On October 16, 2016, Apple filed a trademark infringement case against Mobile Star LLC for selling counterfeit Apple products to Amazon. In the suit, Apple provided evidence that Amazon was selling these counterfeit Apple products and advertising them as genuine. Through purchasing, Apple found that it was able to identify counterfeit products with a success rate of 90%. Amazon was sourcing and selling items without properly determining if they are genuine. Mobile Star LLC settled with Apple for an undisclosed amount on April 27, 2017.[192]
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And yet, the Amazon’s Choice badge tries to impose a sense of editorial order—it guides you from a sprawling list of search results to something that was picked, cutting out the decision fatigue of shopping, making sure you purchase something instead of getting overwhelmed and wandering away without spending money. It seems more authoritative than a Best-seller or Amazon Charts badge—both of which are earned based on more straightforward numbers. But it is ultimately less useful than either of those—it’s just a loose label that alerts you to items that are popular for a vague mash-up of reasons. You’re probably better off spending a few minutes reading the reviews. 

Now is the fun part. You get to stick small labels to every one item before boxing and to ship them to the fulfillment centers. You have to be sure each item gets the right label and goes to the correct warehouse so you must stay organized. These labels are not UPCs; they are the barcodes that Amazon will scan when they receive your shipment, so they will know who it belongs to.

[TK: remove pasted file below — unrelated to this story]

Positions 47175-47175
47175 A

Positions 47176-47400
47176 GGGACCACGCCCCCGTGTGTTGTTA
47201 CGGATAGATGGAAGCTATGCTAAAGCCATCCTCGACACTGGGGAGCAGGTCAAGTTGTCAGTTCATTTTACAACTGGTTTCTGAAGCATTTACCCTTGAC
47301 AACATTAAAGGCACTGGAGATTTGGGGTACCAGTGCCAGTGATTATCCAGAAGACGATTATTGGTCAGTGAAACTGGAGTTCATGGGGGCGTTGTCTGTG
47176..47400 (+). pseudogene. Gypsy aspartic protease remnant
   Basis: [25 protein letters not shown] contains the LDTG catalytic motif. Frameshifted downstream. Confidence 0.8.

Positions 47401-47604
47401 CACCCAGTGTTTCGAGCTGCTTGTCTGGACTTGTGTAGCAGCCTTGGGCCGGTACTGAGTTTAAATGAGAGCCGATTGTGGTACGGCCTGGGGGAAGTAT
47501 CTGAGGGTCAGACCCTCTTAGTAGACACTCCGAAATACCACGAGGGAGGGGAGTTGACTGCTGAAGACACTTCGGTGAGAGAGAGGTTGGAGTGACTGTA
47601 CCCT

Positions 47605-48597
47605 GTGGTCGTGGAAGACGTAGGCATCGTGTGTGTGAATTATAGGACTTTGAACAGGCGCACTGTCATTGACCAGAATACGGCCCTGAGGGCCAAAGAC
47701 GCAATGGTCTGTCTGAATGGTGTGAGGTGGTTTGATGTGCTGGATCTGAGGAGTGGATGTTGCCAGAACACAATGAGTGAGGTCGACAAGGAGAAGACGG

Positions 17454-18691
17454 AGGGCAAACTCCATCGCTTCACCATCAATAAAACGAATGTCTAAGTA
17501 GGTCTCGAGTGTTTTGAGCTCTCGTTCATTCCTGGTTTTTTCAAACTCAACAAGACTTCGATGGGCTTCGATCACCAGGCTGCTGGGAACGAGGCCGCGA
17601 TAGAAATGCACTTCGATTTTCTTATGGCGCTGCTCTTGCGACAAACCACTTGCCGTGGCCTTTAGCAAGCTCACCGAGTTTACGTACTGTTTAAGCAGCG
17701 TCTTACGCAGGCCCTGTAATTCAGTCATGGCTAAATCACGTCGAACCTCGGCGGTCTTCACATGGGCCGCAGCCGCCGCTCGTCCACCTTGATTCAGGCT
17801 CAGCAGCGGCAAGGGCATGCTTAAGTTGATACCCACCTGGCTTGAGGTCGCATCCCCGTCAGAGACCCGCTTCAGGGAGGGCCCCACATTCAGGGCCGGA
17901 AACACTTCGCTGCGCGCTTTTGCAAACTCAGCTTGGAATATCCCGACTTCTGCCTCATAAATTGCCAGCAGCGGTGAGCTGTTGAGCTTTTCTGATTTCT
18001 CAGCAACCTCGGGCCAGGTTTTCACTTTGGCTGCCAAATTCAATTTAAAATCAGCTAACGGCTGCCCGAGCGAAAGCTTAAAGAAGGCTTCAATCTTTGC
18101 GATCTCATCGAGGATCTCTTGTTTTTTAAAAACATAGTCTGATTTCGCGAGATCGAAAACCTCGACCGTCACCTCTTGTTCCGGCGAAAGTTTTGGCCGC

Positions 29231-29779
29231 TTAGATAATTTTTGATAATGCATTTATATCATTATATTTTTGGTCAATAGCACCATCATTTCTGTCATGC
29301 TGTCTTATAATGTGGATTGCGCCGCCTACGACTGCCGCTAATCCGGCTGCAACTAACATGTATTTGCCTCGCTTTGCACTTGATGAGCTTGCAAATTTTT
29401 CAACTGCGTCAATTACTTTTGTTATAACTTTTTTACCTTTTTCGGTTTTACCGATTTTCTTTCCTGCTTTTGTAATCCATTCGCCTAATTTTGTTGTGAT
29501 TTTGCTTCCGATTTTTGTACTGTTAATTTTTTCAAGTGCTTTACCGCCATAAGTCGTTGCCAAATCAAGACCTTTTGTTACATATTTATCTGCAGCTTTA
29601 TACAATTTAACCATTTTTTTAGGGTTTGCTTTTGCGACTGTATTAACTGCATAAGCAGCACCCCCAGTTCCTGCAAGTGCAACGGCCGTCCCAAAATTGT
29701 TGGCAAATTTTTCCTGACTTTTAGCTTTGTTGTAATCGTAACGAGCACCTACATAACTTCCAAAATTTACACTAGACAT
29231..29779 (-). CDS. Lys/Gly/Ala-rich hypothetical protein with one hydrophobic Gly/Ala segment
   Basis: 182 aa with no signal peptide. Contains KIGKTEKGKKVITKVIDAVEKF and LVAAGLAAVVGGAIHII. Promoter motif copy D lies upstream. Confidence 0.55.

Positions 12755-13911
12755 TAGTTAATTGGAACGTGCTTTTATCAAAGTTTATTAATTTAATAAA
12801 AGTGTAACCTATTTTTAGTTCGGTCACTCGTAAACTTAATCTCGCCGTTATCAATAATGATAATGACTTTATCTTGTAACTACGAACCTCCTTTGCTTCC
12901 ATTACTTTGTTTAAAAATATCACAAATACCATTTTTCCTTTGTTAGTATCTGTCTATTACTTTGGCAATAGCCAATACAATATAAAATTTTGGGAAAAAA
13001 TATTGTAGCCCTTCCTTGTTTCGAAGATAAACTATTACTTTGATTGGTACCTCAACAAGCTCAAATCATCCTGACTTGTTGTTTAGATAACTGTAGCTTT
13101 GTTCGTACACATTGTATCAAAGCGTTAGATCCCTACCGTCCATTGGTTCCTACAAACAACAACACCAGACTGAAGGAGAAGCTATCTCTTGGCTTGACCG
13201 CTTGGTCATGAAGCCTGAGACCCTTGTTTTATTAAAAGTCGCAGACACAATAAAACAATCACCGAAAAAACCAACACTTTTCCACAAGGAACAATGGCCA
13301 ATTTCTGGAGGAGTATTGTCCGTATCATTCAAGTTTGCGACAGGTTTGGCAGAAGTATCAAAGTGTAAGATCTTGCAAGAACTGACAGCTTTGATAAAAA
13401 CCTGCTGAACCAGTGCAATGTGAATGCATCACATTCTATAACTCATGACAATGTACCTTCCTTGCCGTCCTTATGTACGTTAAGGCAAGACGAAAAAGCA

Yes, you can edit your profile information. The Operating Agreement requires Associates to keep their account information up to date. To do this, go to Account Settings. Here you can change your contact information, update your site profile, modify your payment settings, add users to your account, and more. Only the primary account user can change payment settings and add new people to the account.

Once you’ve done all the heavy lifting of niche selection, keyword research, and competition analysis, then you can finally start building your site. It’s important not to skip all the steps above. You’d hate to spend months on a site, only to learn that it won’t be profitable at all. All that hard work for nothing. You can read more about why I use WordPress for my Amazon sites.


For example, I’ve been experimenting with buying women’s running shoes to re-sell for a profit on Ebay.  I’m having a hard time getting people to pay $65 for some Adidas sneakers.  But, the flip flops I bought have all sold.  I sell three times as many pairs of flip flops as running sneakers.  What’s more, the flip flops are easier to ship and cost much less.
It's especially true now that the big media players are finally waking up to affiliate marketing (NYTime buying WireCutter and SweetHome) and BestReviews (which was already an epic product review site in it's self due to the fact they built their own 10,000 sq ft testing lab) being acquired by Tronc (owns the LA Times and half a dozen more publications).